Kathy Martin’s life story (19)
By Kathy Martin…
My life story continues with our life in Cyprus
Written at end of September 2007
We have recently been on another “rakı safari” with Dave, our landlord. To explain, these started a few months ago when he came to our/his house to give the palm tree a “haircut”. Dave is 73 years old, but has a mental age of 12, so Alistair gets on very well with him!
The “haircut” was very hard work, but with the help of his Dave’s son Dilek and Alistair’s it only took a couple of hours. Around mid-day Dave suggested that we all (in separate cars) went to a nearby beach bar for a swim and a beer. This was fine for the two older men. Dave had Dilek as his driver and Alistair had me.
After a swim and a couple of beers, Dave asked Alistair if he liked rakı, (Alistair’s response “Is the Pope a Catholic?” was not immediately understood as “YES”). Rakı is a locally produced aniseed flavoured drink, not as strongly flavoured as Pastis 51 or Ricard, but with an ABV of 46%. When Dave ordered, Alistair heard the Turkish word for “bottle”. Sure enough, a 35cl bottle soon appeared, along with a jug of iced water! The jug of iced water was replaced a number of times during the afternoon. It was getting dark when I drove Alistair home where he had a gentle nap for a couple of hours!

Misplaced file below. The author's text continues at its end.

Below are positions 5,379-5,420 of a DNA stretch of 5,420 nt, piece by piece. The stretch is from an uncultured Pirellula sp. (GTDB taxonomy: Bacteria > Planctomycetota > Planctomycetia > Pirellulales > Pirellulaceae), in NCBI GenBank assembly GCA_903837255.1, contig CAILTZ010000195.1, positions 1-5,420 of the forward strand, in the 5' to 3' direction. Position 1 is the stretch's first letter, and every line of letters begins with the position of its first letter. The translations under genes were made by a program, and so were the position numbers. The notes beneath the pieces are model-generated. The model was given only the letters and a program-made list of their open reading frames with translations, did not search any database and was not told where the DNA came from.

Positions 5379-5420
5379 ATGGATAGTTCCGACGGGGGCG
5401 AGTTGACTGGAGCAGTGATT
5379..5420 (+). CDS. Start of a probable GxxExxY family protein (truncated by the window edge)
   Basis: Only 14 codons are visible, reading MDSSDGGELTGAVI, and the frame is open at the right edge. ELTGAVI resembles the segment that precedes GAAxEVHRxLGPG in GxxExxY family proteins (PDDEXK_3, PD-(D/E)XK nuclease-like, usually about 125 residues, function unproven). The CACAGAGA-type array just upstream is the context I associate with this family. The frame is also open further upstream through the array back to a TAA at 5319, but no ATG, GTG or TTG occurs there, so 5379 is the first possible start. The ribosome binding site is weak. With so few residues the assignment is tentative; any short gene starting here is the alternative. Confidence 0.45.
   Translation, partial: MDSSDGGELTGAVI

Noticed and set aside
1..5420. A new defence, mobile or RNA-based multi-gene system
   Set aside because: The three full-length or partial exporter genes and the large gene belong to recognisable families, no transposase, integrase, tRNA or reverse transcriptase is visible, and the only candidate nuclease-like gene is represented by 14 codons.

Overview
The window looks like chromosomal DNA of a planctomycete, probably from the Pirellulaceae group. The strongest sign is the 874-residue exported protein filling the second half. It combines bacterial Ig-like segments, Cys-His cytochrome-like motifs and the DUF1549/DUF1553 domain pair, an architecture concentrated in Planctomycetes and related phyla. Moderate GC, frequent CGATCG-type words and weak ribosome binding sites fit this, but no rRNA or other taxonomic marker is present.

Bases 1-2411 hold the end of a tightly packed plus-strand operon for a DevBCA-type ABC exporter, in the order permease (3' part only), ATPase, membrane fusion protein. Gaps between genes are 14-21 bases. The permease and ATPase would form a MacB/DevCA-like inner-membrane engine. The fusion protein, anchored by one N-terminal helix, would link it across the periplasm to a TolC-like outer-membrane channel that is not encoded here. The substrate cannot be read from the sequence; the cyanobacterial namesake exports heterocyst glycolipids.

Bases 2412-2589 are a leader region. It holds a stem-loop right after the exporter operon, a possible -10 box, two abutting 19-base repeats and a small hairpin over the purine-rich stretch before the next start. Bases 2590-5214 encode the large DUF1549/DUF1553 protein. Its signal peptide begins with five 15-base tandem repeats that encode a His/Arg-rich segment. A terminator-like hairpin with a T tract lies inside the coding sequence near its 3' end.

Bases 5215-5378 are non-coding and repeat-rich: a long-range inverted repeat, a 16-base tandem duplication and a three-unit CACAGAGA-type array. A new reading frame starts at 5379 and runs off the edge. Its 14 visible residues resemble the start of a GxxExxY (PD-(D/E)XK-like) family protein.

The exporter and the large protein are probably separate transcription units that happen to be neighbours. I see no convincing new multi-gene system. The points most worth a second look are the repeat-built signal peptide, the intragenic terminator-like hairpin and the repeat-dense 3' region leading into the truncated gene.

Dave had enjoyed himself, so much, that he was more than willing to have a repeat performance.
So the next time he suggested a “Rakı Safari”, we went to pick up Dave from a garage/service station a few miles away from his house (his house is about 45 minute drive from our house). This time we went to the Famağusta/Gazi Mağusa area on the south-east side of the island (a further 45 minute drive). When swimming, Dave and Alistair went in together, and only when back at the table was I allowed to go for a swim! This time two x 35cl bottles of rakı were consumed and again I drove back!
Dave has lived in UK for (depending on amount of beer/rakı consumed, for 24 years of which he was under drink/drive ban for total of 20 years, or 20 years of which he was banned for 16). While his English is very good, it is fairly hard to understand at the best of times.
On the journey back, Dave talked non-stop, but was unintelligible, even to Alistair! His conversation degenerated into “Bloody Greeks………….bastards………..kill them”! He was dropped off at the garage, although I said that we would take him home and he could collect his car the following day. Dave assured us that he would be OK, as he only had a couple of miles to go along country lanes.